FRANCE: Academics strike over job status
The government's Universities' Freedoms and Responsibilities Law (LRU) transfers control over staff recruitment, salaries and tenure to university managements (see "Universities begin move to autonomy", University World News, 11 January 2009). Under the legislation a contentious decree amends the 1984 law that fixed the statutory conditions covering employment of university personnel, giving university presidents the right in future to "adjust" their conditions of service.
University professors, lecturers and researchers have united across political divides to oppose the new decree. A national coordinating group of representatives from 46 universities and seven union federations, together with action groups and scholarly societies, met in Paris last month and voted for a "total and unlimited strike".
Other grievances include cuts in the number of university posts this year and plans to reform training of schoolteachers. Protests were already taking place in a number of universities, with emergency staff meetings and votes to strike and withhold students' reports.
The lecturers' strike follows a nationwide stoppage by public and some private sector workers last Thursday that caused transport chaos, closed banks and schools and led to public services unable to meet the demand. The country's major unions called the strike in protest against President Sarkozy's handling of the economic crisis.
Last week, the permanent conference of the National Council of Universities (CNU) also overwhelmingly rejected the new decree. The council is a consultative and decision-making body composed of elected and appointed academics whose brief is to advise and give rulings on matters concerning the qualifications, recruitment and careers of university personnel.
In a statement, the council said the proposed decree threatened the national statute covering teachers and researchers. It would create conditions for arbitrary local decisions which risked accentuating inequalities between staff, courses and institutions "to the detriment of the interests of science and students".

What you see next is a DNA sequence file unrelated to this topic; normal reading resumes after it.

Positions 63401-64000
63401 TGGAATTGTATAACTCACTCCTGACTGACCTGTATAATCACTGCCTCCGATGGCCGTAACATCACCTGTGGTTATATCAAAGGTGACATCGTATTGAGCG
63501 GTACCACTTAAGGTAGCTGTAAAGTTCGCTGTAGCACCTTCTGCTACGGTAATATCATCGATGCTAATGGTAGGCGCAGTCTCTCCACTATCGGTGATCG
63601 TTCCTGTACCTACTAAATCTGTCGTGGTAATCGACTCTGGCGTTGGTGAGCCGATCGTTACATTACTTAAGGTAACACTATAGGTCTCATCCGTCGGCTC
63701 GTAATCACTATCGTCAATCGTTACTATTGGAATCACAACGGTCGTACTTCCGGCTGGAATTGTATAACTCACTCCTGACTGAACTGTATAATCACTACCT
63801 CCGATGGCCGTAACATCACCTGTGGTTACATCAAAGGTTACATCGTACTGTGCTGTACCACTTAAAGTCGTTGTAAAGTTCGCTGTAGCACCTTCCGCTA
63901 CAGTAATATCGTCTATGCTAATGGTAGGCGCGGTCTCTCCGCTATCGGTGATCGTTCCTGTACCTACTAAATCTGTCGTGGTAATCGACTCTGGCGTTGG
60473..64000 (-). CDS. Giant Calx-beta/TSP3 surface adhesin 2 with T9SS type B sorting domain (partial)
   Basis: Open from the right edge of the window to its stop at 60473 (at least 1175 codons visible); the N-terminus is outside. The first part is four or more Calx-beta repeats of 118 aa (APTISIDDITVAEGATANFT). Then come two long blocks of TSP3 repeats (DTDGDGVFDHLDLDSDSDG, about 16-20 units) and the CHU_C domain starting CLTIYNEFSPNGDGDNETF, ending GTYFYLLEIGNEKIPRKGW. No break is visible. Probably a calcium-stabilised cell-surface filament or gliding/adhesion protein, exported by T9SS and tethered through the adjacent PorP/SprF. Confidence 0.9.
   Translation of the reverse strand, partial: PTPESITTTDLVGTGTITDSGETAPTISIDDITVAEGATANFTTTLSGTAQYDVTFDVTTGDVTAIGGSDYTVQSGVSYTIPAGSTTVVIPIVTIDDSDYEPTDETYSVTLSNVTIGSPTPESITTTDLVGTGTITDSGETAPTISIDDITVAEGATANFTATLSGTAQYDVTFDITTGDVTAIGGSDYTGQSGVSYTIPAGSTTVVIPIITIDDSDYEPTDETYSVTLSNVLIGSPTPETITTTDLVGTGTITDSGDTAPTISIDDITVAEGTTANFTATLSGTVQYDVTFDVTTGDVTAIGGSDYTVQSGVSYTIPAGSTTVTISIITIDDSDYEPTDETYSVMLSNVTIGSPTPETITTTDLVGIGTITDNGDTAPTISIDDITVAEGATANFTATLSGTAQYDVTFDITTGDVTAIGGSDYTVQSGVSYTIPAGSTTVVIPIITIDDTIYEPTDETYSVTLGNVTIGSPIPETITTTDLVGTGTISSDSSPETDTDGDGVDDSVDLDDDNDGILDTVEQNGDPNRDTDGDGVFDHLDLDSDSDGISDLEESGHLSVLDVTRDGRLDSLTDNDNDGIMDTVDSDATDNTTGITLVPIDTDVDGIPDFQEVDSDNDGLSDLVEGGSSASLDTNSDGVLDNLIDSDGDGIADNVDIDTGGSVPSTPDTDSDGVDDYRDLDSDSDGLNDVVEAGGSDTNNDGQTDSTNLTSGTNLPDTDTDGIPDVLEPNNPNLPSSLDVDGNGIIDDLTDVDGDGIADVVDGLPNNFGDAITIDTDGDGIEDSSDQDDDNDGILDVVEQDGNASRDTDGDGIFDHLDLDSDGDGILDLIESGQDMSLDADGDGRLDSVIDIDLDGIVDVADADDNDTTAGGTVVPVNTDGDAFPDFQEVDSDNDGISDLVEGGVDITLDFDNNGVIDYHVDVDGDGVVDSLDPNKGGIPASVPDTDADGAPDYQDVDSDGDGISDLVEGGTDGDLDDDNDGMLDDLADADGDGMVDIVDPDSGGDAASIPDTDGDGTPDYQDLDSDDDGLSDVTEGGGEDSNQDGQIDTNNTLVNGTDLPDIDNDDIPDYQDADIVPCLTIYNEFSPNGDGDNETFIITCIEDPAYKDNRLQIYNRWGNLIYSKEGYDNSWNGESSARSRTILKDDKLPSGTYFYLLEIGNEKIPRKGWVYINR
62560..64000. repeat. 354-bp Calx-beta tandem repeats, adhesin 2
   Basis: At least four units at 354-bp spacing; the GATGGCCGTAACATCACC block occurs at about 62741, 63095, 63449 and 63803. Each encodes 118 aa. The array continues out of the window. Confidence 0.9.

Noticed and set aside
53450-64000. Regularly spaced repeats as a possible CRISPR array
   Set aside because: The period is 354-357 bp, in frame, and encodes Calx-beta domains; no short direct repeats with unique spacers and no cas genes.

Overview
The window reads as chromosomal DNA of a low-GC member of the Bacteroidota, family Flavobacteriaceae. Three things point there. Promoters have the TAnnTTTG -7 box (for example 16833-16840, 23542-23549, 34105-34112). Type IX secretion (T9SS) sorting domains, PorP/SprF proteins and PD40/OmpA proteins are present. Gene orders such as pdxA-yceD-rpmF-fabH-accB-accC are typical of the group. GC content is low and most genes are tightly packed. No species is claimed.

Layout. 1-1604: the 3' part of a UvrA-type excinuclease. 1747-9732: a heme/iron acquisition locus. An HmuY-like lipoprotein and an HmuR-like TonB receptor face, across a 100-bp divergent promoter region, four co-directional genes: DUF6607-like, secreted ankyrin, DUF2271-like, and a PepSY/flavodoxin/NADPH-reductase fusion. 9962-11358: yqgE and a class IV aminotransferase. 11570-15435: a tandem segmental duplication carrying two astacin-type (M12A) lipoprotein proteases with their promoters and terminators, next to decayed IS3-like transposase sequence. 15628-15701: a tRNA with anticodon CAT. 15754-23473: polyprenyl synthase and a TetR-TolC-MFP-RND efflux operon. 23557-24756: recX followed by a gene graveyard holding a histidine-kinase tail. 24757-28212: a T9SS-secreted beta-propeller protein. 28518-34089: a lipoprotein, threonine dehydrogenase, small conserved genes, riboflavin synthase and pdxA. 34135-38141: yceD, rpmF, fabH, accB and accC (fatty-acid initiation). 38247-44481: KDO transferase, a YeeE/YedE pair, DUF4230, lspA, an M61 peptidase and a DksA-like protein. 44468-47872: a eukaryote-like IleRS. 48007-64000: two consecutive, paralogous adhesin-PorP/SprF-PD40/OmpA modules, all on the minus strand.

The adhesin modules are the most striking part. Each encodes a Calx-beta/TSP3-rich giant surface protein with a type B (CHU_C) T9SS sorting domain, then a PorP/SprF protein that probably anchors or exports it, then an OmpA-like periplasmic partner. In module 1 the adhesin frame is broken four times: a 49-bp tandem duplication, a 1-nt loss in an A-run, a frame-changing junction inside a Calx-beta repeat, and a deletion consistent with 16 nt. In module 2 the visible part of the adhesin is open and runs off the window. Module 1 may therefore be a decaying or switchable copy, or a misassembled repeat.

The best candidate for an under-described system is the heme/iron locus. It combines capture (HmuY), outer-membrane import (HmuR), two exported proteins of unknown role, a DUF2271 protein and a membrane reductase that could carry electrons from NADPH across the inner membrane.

The CNU said the decree would reduce academic autonomy compared with staff in administration "thus casting doubt on academic freedom and scientific independence".
In response to the protests, Valérie Pécresse, Minister for Higher Education and Research, said the LRU law gave universities the autonomy they had demanded. Writing in Libération, Pécresse said young lecturers would be better paid and their career paths made more rapid while academics would have more freedom to prepare their education and research projects.
But she said a consistent policy meant the "right to recruit without bureaucratic hold-ups and, for all teachers in the university, a right to exercise greater initiative, open to the social, economic and cultural stakes of today's world".
Academics must be able to make the most of their diverse skills and be recognised for each of them, said Pécresse: "It is to take account of this diversity that the government has decided to reform the decree which governs the status of university teachers."
Those who made more effort in their work could benefit from significant responsibility bonuses as well as recognition for the service given to the university by new promotion opportunities, she said.
Pécresse met delegations of academics last week to discuss the decree and give guarantees. But online publication Educpros quoted a member of her office as saying "its withdrawal is not in question. Without this order, there is no autonomy".
President Sarkozy also infuriated researchers during the official launch of a committee of inquiry into future national strategies for research and innovation, due to report in the spring. In a forceful speech, he stressed the need to modernise France's system of research whose present state he described as a "disastrous organisation" that was structurally too complicated and wasted resources.
His aim was to achieve "strong universities in partnership with modernised research organisations" which would play the role of funding agencies". Sarkozy said he intended to promote relations between public and private research with universities "open to industrial partnerships". But extra funding would not come without reforms and evaluation, he said.
Research organisations reacted angrily. Snesup, the majority union representing researchers, said the President's speech "manifested an ignorance or distrust for the work of tens of thousands of researchers and university teachers who contribute to our country in all fields of knowledge and advancement, with an influence internationally recognised".
The union particularly condemned the restructuring of the National Centre of Scientific Research which assumes a new funding responsibility.
Action group Sauvons-la-Recherche accused Sarkozy of "announcing the programmed disappearance of a system of research which has offered the country a great part of its industrial successes".
* Read President Sarkozy's speech here.